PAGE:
Balancing robot nightmare

I got this idea i could build a dolly cart (I think thats what its called in English) that balances itself. This way the delivery man can fill in a form, ring the door bell etc. and not have to hold the dolly.

It seems this was harder than i expected so I wanted to build a balance robot first. Now 2 types of servo's a arduino mega, uno , motor shield, proto shield and lots of hours later I think its the IMU (mpu 6050) thats not working. My question is: What is a good imu for a balance robot? I would like to keep the price below 50$ and it should be simple to implement into the project. (I'm just starting with arduino)

The following might be of use for background information,

http://www.geology.smu.edu/dpa-www/robo/nbot/index.html

You're probably going to need some very fast, high-torque motors. Servos probably
won't be fast enough for the drive.

Thanks for the reply.

oric_dan(333):
The following might be of use for backgournd information,

nBot, a two wheel balancing robot

This balance robot uses ultrasonic sonar sensors, and IR distance detectors (I would like to build it with a IMU)

oric_dan(333):
You're probably going to need some very fast, high-torque motors. Servos probably
won't be fast enough for the drive.

My first step is to create a working balance robot. If I get that to work I can than build a self balancing dolly cart. The amount of information availible on arduino and balancing robots is amazing. My problem is finding a detailed step by step tutorial and then buy the IMU used in the tutorial.

Most tutorials I have read are not very detailed. There are some, even on the arduino forum (like the balancing robot for dummies) but after reading pages and pages of info it seems the more I read the less I understand it.

Read down to where it says:

The ball-bearing pivot and angle sensor were replaced by a piezo-electric gyroscope and ADXL202 accelerometer mounted just above the motor deck. Those sensors were eventually replaced by a commerical inclinometer, the FAS-G from MicroStrain, also consisting of an ADXL202 accelerometer and a rate gyro, similar to the boards and kits available from rotomotion. This rear view shows the complete stack.
.............
The gyroscope and accelerometer are combined with complementary filters to provide an inertial reference sensor. The ADXL202 accelerometer provides accurate static tilt information, when the robot is not accelerating. The gyroscope can be integrated to provide accurate dynamic tilt information, but the integration tends to drift over time. Combining the two sensors provides a robust inertial measurement. The FAS-G IMU implements a "Weiner" filter to combine the two sensors into a single measurement. The sourceforge autopilot project. and the boards available from rotomotion.com use a "Kalman" filter. Some really good information on inertial measurement units is available from the sourceforge autopilot project.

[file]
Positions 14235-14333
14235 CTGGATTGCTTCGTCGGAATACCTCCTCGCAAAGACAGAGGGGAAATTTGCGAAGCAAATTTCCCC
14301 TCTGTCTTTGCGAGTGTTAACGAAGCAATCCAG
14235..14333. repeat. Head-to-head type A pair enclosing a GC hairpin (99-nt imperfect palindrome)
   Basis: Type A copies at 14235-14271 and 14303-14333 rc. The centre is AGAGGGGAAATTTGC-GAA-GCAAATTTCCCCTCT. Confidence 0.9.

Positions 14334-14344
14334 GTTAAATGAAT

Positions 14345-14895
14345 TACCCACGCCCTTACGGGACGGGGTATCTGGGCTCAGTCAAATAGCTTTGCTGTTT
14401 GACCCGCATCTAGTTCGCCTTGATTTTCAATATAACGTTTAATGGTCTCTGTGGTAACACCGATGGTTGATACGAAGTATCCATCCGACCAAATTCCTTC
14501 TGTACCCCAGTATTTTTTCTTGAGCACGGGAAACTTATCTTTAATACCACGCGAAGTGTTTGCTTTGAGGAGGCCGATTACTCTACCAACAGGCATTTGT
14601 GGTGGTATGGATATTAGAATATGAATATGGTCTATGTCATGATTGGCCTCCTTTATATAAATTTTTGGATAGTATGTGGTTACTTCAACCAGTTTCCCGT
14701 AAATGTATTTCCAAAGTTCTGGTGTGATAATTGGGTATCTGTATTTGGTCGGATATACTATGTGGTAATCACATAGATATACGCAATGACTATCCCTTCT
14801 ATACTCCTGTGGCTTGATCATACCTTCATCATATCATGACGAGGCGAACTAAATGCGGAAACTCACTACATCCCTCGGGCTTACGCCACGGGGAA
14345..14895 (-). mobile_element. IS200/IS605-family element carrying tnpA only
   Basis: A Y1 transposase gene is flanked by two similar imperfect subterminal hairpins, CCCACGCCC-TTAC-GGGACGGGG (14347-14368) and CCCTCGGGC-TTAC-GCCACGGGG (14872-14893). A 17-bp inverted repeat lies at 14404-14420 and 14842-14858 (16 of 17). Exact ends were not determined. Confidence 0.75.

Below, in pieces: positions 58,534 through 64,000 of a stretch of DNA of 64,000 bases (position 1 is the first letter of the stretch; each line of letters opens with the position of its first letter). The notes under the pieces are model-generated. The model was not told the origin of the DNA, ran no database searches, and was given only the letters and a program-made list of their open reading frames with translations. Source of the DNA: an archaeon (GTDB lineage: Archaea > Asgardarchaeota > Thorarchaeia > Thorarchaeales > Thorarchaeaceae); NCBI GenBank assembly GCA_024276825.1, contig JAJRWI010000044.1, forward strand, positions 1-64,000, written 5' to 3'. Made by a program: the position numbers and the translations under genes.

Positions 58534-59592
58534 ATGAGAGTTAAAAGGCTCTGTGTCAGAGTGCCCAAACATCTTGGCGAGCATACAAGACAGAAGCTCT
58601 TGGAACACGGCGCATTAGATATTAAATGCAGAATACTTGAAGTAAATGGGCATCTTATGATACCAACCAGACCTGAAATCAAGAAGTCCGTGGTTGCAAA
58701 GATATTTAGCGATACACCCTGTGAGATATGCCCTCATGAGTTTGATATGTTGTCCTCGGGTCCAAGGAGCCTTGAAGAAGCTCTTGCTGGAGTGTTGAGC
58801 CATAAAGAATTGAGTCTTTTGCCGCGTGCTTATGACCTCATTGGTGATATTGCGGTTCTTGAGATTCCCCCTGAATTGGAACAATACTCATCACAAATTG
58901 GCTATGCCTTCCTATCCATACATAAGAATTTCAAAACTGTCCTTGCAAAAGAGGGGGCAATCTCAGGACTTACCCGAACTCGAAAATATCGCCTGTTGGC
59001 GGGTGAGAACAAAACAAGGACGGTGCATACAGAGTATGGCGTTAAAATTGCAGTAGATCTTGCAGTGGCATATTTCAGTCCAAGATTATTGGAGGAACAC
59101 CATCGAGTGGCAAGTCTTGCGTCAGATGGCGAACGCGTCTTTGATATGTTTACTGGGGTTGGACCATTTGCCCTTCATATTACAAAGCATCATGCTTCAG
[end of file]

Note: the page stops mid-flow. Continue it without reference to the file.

Do you have any experience in programming or robotics?

Can’t say I’d recommend this as your “Hello World” into Mechatronics.

BlueBill:
Do you have any experience in programming or robotics?

No, just blink a light and thats about it.. I thought it was just a step by step thing if i had the parts. It seems i have to do some smaller projects before I can start building a balance robot.

BlueBill:
Can't say I'd recommend this as your "Hello World" into Mechatronics.

:~ What do you mean?

janh:

BlueBill:
Can't say I'd recommend this as your "Hello World" into Mechatronics.

:~ What do you mean?

He means it's difficult. Among computer programmers it's become traditional that your first test program just displays the message "Hello World!", and this has become synonymous with a very simple program created as a learning aid.

Ok so this means building a balance robot is the "hello world" of arduino??

Thanks for the imput, I will try some other projects first.

He means balancing robots are definitely not a "hello world" introduction.

If you want to see it done with chutzpah though look at this

Yes, follow the "learning curve", each step involves more complex issues.

  1. learn to program Arduino.
  2. build and program at least 1 simple and basic robot, preferably one that
    uses differential steering, and motors or modified servo drive.
  3. learn the maths involved with programming the IMU on the n-Bot site.
  4. build and program your balancing robot.
  5. post to the Robotics section of the forum.